Unilever Threatens To Remove Ads Amidst Fake News And Controversial Content On Facebook And Youtube

Charleston Lim

A recently acquired copy of a speech scheduled to be delivered by Unilever's head of marketing next week has revealed that the company is now thinking about pulling its digital ads if social media platforms don't shape up. Social media platforms like Google and Facebook have recently been caught up in different controversies dealing with extremely touchy topics such as sexism, racism, terrorism, and fake news.

According to the prepared speech for Unilever's marketing head, Keith Weed, the platforms have apparently become a "swamp" for controversial content. Unilever is apparently concerned about how these types of content will reflect on them and their products. In the copy of the speech exclusively obtained by CNN, Unilever explained that they cannot continue to show their advertisements on these platforms if things do not change. As a global brand, the company does not want to associate itself with content that "creates division" or is not appropriate for younger consumers.

The company, which owns worldwide brands such as Lipton, Rexona, Dove, Sunsilk, and Ben & Jerry's, currently spends more than $9.8 billion on advertisements. Roughly 25 percent of its ad catalog is shown digitally, with a majority appearing on sites owned by Google and Facebook.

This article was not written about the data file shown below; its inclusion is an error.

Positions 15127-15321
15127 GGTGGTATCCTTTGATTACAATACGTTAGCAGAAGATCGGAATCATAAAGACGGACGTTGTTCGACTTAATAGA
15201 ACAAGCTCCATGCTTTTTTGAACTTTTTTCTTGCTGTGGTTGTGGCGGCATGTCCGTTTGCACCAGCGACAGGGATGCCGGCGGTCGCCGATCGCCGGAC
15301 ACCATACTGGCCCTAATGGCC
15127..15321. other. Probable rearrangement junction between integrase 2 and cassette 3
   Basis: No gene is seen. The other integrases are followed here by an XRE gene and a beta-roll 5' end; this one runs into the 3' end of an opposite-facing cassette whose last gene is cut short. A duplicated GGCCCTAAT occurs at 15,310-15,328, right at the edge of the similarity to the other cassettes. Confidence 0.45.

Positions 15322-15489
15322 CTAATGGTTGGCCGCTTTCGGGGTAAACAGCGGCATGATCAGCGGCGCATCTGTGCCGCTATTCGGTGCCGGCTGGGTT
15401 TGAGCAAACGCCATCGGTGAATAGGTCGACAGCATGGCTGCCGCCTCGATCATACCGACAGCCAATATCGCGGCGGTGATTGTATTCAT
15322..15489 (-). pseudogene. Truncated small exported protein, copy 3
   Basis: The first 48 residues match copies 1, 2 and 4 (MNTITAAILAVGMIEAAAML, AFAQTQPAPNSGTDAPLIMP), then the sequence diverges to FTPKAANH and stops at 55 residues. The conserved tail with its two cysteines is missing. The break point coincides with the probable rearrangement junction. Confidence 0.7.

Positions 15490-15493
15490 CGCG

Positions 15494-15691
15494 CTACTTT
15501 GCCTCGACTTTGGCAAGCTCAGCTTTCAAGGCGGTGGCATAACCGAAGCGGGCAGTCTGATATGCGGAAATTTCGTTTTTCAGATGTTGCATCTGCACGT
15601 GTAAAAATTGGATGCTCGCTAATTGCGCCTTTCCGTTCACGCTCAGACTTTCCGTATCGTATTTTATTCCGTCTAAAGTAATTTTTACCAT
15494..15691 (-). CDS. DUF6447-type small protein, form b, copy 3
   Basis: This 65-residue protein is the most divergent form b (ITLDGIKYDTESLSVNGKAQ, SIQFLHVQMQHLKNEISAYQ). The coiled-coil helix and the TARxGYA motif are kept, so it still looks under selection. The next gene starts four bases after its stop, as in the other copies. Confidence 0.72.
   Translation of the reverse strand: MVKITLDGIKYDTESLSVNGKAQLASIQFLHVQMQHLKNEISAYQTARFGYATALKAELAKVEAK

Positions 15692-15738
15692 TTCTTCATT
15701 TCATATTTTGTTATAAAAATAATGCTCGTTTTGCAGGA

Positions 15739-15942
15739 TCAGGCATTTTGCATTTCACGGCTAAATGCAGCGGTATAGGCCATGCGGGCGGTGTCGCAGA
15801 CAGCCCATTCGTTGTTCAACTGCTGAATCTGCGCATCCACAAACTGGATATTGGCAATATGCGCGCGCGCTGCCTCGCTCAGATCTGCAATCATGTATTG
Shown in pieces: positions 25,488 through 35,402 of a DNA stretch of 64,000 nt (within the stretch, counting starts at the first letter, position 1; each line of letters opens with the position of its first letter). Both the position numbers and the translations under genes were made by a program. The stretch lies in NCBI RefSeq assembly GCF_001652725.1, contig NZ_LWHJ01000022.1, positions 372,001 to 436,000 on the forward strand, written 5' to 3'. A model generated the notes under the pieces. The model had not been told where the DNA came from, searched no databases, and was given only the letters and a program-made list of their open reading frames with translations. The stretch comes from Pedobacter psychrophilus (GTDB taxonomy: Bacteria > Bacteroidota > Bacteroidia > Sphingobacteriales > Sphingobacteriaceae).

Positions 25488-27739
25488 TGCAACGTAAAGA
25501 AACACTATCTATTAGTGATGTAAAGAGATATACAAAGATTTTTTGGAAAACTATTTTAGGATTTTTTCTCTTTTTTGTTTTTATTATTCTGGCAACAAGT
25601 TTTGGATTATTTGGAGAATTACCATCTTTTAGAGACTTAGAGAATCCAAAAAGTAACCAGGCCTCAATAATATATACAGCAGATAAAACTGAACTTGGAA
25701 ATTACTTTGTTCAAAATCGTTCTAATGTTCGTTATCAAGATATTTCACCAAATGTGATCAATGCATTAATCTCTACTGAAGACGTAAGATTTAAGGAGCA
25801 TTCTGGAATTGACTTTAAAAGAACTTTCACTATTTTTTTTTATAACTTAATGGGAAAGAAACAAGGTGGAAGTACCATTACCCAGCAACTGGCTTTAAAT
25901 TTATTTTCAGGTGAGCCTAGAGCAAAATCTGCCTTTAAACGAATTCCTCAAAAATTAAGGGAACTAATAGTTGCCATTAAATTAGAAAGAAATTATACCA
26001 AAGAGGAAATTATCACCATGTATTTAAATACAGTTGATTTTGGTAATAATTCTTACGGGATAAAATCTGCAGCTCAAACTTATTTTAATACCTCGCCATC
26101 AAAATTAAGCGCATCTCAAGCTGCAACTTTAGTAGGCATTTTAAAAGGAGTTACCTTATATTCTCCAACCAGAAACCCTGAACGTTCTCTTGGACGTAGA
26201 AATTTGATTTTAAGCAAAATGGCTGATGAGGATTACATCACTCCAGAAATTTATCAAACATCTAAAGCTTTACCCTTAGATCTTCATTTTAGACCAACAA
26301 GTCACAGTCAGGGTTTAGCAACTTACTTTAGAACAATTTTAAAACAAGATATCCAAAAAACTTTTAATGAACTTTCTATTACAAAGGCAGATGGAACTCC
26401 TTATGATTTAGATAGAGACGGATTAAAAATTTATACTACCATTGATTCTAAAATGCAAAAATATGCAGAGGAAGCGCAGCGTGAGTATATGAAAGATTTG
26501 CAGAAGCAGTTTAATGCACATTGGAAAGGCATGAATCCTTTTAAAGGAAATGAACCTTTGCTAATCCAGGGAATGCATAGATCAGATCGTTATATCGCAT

Google's YouTube video platform has recently been under fire for showing objectionable videos that touch on very controversial topics that include suicide, terrorism, and content that is inappropriate for children. Unilever's ads, along with ads from other companies, have been shown alongside these videos, which has caused quite an uproar amongst major advertisers.

Facebook, on the other hand, has faced immense criticism for its role in spreading fake news and undesirable viral content. For the most part, Facebook has announced that it has been working with advertisers to curb these types of content and to provide a more desirable platform for ad campaigns.